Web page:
The Miraculous Lubavitch Quintuplets

After Seven Years of Infertility- Lubavitch Couple has Quintuplets

(translated from Hebrew and adapted by Chana (Jenny)Weisberg from article by R. Beener that appears in Mishpacha Tova, Kislev: 5762)

“Seven years we were married, without children…” is how David starts his story.

The Segal family had gone through seven years of hope and despair that ended in a wondrous way on the second of Elul, when five babies came at once to join their family. Yes, five! And thank G-d they are all healthy and whole.

Their Life in Russia

“Maybe it would be good if we started from the beginning…” David suggests. “My wife and I were born in Russia. Russia of those days did not allow Jews to observe their religion. In general, the word “Jew” was a word that was so dangerous that we did not say it, even in our thoughts. We grew up without a trace of Jewish life…”

When they married, David and his Esther were both young students, he of physics and she of linguistics. Two young Jews, without worries, who knew nearly nothing about what it meant to be Jewish.

“We married in a civil ceremony, as was the norm in Russia,” he emphasized. “When we celebrated our first anniversary, we were already not the same worry-free youngsters…our home was quiet and empty, without a child to fill the emptiness. We started going from one fertility treatment to the next, and from one doctor to another, but to no avail.”

In the framework of the different treatments, the couple came to a Jewish doctor in Moscow. At the end of the treatment, the doctor examined them with a serious look and said, “Fine, these treatments you are doing for your body, and what are you doing for your souls?”

“What do you suggest?” they asked.

“Maybe you should have a Chuppah [a Jewish wedding canopy] and a Jewish wedding, according to Jewish law, for the blessing it will bring you.”

Another year passed. A year of treatments and doctors and hopes and despair. Over the course of the same year, in the back of their minds hovered the recommendation of that doctor, like something that would not give them rest. In the end, they could not ignore her recommendation any longer. By the end of that year they were answering “Amen,” underneath a Jewish wedding canopy.

“It’s difficult,” David says “…It’s difficult to explain the incredible feeling that we had when we stood there, under the wedding canopy. It was so exciting. Maybe we did not understand the meaning of the ceremony, but the experience of standing there was so moving, so exciting.”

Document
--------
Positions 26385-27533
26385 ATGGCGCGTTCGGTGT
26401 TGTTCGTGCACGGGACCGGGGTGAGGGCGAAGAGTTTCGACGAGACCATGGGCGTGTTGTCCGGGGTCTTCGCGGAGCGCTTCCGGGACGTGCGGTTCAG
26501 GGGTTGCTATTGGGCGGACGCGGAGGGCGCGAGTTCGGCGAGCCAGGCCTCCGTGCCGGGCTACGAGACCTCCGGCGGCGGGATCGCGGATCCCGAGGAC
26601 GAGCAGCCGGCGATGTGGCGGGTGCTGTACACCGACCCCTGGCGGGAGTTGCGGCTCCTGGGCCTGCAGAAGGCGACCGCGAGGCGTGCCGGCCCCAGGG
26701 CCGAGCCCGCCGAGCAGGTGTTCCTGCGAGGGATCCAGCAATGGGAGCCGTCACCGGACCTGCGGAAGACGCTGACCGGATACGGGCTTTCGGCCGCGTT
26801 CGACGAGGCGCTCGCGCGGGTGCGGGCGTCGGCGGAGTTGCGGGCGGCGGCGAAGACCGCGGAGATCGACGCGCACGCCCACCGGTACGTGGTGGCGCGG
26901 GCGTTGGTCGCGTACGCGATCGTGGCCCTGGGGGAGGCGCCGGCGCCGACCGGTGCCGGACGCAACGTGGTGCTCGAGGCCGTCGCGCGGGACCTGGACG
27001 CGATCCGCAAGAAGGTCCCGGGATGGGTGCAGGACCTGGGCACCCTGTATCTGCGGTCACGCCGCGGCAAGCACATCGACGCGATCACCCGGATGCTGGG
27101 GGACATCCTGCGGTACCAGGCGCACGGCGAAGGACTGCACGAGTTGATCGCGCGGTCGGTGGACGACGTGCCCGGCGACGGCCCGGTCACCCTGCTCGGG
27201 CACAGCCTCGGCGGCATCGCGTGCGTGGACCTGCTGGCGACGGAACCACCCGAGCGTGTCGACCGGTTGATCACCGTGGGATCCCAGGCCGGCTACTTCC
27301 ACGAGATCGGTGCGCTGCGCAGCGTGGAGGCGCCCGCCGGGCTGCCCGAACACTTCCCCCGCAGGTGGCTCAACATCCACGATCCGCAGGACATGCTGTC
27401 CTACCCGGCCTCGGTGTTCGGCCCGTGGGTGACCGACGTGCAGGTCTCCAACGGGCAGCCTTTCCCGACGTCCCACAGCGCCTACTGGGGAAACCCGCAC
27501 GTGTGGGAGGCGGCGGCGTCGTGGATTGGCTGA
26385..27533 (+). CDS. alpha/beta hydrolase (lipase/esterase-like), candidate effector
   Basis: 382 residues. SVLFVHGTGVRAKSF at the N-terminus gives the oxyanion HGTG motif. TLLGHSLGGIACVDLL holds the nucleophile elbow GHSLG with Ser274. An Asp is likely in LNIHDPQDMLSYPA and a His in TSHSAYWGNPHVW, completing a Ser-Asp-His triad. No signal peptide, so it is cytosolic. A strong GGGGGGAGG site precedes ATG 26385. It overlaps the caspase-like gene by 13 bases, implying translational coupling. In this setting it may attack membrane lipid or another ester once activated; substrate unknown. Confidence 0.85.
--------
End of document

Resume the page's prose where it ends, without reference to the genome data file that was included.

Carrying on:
But the wedding ceremony was just one part of the story. The cherry on top of the whipped cream.

Before that, when the young couple came to Rabbi Pavezner, the rabbi of Petersburg, in order to request that he marry them in a Jewish ceremony, he smiled at their innocence. They did not know the long list of requirements they would have to fulfill beforehand: such as a circumcision for example.

“And then I had a circumcision…” David says simply, as though it is a routine thing for a person to have a circumcision twenty plus years after his birth… Afterwards the rabbi instructed them concerning the other basic commandments. “And we began studying Torah…” David added. He, a student of physics- his wife, a linguist by profession- both of them rationalists. And they began at the beginning- from ABC.

“That is how we began our way to Judaism.” He concludes. “It began with our desire for children. And it continued as we got to know the Lubavitch community in Petersburg. It was an acquaintance that led to our becoming religious.” “It’s a warm community, with so much soul!” David exclaims, almost five years after the fact. “And they accepted us into their community with a big embrace and with so much love,” he adds.

Very quickly, the two went from being students to teachers, and in addition to teaching they would often have thirty students at their house for Shabbat dinner. And, despite all this, the Segals could not forget their private suffering, that they had no children in their home.

Miracles from the Rebbe’s Letters

Two years ago, a rabbi who learned of the couple’s lack of children turned for a blessing for them in the Igerot Kodesh (Igerot Kodesh are the books containing all the collected letters of the Lubavitcher Rebbe zts”l. It has become a tradition for Lubavitcher Chassidim to place a letter, question or request for a blessing into the Igerot Kodesh, on a random page, and in that way receive an answer/blessing.]